A review of “Rodchenko and Popova; Defining Constructivism” at the Tate Modern.
Standing in front of one of Liubov Popova’s astonishing works in her 1918 painterly architectonics series, you get the impression that you are witnessing before your eyes the formation of a brand new aesthetic. The smashed shards of the old order are being thrust together at impossible angles to form exhilarating new structures, and before the dust settles are torn apart and reconfigured in the next startling painting. Such is the urgency and bristling energy displayed in the first part of the Tate Modern’s new exhibition “Rodchenko and Popova; Defining Constructivism.”
In these early paintings, the emergence of non-objectivism can be seen with all its radical new imagery and heady ambition. These works capture the spirit of revolution perfectly. Not intended as an end in itself, the new aesthetic represents a noisy, cluttered and complex transition from old to new. In this thrilling phase, using the materials available, art must take on a new precedence in society, and these two artists seem up to the task. While Popova constructs futuristic visions on plywood, with metal dust mixed into the paint, Rodchenko experiments with texture, form and line in pieces that seem as shockingly modern and bold now as they no doubt must have done to his contemporaries.
Both artists betray an ambition way beyond the two dimensional surface, and as the exhibition progresses the two rapidly advance into new territory and continue to explore new roles for art. Popova shows a great talent for set design, textiles and linocut prints which displays a desire to disseminate her work more effectively. Meanwhile, Rodchenko applies the abstract geometric principles of non-objective art to lamp shades, sculpture, furnishings, newspaper stands and an aircraft storehouse.
In a later part of the exhibition, the new guiding principle in artistic pursuit becomes organisation. Rodchenko, who is perhaps better known for his later photographic work, shows an incredible flair for graphic design and propaganda, and as the new economic policy comes into effect produces a truly dizzying volume of work. Advertisements for rubber shoes and red october biscuits are perhaps a misuse of his talents but as the Soviet Union moves into the difficulties of the 1920s the Bolsheviks recognised a need for bold images to both educate and propagandise.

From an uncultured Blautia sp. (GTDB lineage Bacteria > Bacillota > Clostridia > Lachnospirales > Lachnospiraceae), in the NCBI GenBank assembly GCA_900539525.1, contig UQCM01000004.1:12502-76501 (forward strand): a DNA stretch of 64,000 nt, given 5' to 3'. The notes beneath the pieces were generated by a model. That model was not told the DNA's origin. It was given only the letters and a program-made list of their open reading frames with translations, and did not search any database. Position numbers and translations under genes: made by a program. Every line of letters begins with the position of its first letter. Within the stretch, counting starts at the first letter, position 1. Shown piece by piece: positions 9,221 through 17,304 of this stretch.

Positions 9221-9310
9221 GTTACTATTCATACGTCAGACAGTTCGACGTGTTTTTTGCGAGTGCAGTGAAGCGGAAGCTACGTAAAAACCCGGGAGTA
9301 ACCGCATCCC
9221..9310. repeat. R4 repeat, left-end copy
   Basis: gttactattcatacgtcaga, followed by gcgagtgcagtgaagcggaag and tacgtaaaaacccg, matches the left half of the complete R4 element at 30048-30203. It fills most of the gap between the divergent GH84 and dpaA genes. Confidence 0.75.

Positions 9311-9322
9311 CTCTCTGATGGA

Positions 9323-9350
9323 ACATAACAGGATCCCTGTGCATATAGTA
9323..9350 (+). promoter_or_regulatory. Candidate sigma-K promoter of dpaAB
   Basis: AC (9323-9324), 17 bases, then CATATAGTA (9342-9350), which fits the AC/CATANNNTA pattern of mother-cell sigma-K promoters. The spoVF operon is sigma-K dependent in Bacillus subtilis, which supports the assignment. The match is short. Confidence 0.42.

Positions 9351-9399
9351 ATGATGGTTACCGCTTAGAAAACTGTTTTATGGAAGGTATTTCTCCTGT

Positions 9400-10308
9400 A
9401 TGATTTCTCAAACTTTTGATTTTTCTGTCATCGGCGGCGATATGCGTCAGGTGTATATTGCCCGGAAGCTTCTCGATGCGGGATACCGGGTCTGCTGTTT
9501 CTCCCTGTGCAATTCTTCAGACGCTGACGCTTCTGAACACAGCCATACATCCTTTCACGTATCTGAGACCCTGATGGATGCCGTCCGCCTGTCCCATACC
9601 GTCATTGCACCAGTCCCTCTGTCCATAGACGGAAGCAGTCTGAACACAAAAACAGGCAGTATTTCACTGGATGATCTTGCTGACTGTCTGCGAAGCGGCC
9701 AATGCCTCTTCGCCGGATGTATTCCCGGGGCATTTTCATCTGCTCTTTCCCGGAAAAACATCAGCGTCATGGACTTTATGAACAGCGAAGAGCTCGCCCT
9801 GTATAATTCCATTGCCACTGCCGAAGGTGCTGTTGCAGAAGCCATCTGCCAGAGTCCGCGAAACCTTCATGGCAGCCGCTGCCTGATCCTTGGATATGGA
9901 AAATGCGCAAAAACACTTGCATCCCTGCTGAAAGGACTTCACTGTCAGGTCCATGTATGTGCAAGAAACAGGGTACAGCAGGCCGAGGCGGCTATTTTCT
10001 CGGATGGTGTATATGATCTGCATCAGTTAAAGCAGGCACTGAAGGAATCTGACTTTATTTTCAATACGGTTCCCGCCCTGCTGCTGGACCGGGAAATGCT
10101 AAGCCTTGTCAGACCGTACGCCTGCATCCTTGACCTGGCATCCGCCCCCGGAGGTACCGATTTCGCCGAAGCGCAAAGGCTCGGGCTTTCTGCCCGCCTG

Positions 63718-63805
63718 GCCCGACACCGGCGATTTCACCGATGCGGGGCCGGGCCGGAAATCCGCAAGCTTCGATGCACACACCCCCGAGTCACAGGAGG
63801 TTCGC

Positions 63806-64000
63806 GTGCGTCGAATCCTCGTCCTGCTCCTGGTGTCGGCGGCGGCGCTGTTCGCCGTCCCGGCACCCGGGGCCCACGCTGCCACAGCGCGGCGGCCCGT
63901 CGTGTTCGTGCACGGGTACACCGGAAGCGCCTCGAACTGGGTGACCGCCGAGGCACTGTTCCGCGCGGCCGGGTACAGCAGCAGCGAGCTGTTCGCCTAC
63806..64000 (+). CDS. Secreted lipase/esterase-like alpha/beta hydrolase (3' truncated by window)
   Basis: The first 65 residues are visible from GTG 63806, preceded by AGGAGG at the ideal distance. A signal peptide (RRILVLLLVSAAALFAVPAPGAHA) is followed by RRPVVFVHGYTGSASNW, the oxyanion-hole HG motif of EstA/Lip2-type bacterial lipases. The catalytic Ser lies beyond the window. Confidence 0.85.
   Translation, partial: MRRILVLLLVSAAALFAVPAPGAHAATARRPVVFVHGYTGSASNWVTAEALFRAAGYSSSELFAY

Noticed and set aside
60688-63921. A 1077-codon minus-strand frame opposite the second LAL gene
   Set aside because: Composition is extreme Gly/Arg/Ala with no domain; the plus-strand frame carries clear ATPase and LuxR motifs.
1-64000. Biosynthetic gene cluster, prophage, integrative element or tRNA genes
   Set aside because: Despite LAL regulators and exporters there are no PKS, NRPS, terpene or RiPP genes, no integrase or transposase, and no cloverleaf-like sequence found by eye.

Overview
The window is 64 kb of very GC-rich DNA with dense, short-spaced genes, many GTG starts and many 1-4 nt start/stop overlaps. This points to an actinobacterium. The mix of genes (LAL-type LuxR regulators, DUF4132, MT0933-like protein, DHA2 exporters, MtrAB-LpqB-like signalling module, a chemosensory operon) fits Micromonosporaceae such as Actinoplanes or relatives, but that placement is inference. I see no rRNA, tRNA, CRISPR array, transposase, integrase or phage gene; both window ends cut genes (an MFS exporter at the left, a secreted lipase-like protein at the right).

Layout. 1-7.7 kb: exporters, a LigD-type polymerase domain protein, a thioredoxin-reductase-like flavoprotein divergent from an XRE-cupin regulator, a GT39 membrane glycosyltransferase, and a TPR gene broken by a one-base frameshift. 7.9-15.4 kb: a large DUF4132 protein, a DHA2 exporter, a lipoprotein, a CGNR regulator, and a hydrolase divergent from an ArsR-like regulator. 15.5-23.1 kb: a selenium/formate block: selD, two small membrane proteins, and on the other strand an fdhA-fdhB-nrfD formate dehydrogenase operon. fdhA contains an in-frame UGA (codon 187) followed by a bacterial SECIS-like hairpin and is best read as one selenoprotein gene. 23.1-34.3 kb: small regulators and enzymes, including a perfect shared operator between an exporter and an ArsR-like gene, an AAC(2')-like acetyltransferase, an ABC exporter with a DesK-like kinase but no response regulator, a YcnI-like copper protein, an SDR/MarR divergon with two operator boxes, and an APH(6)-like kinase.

Rodchenko and Popova both produce amazing work in this area, from abstract Trade Union posters to the development of a new montage style to depict historical material. In a series of posters, Rodchenko illustrates the history of the Bolshevik party with newspaper excerpts, archival images and striking design. Other highlights in this flurry of material include Popova’s slogan posters for Earth in Turmoil, a theatrical project with Meirkhol’d and Rodchenko’s title designs for Dziga Vertov’s cutting edge newsreel series Kino-Pravda (Cine-Truth). These films documenting an idealised image of everyday life in Soviet Russia were intended to be projected in workplaces and on the streets, to become fully integrated into the surroundings.
It is at this point in the exhibition that it becomes clear that the Constructivist’s vision for art’s new role in society has become warped and distorted. Instead of providing inspiration and delight, Rodchenko and Popova’s powerful visual material is used to obscure and repackage the hard truths of Soviet life. Where this exhibition really succeeds is in recreating the energy and overwhelming upheaval of the emerging Soviet Union with a giddying amount of works and points of interest, while still retaining a logical progression to allow the artist’s development to emerge. The historic context isn’t imposed upon the work, but rather emanates from it, allowing the art to stand in it’s own right.
There’s a lot to enjoy and a lot to learn from this exhibition. It runs from the experiments in non-objectivism at the dawn of the Revolution right up to Popova’s tragically early death in 1924 and Rodchenko’s homage to her in the form of a posthumous display of her work. At the mid point is a showcase within a showcase; a recreation of the 5X5=25 exhibition where Rodchenko displays his farewell to painting in the form of a triptych in the three primary colours. In 1927 he wrote of his paintings “...They are as useless as a church. They serve no purpose whatsoever.” He was wrong of course, but this is a bold statement of artistic intent. In the last room of the exhibition, spectators are able to enjoy his design for a Workers Club, a collective leisure space including a surprisingly comfortable set of chairs with integrated chess board. The Constructivist’s artistic vision of transforming everyday life may have been obscured, but it was never forgotten.
Defining Constructivism is now open at the Tate Modern and runs until May 17th.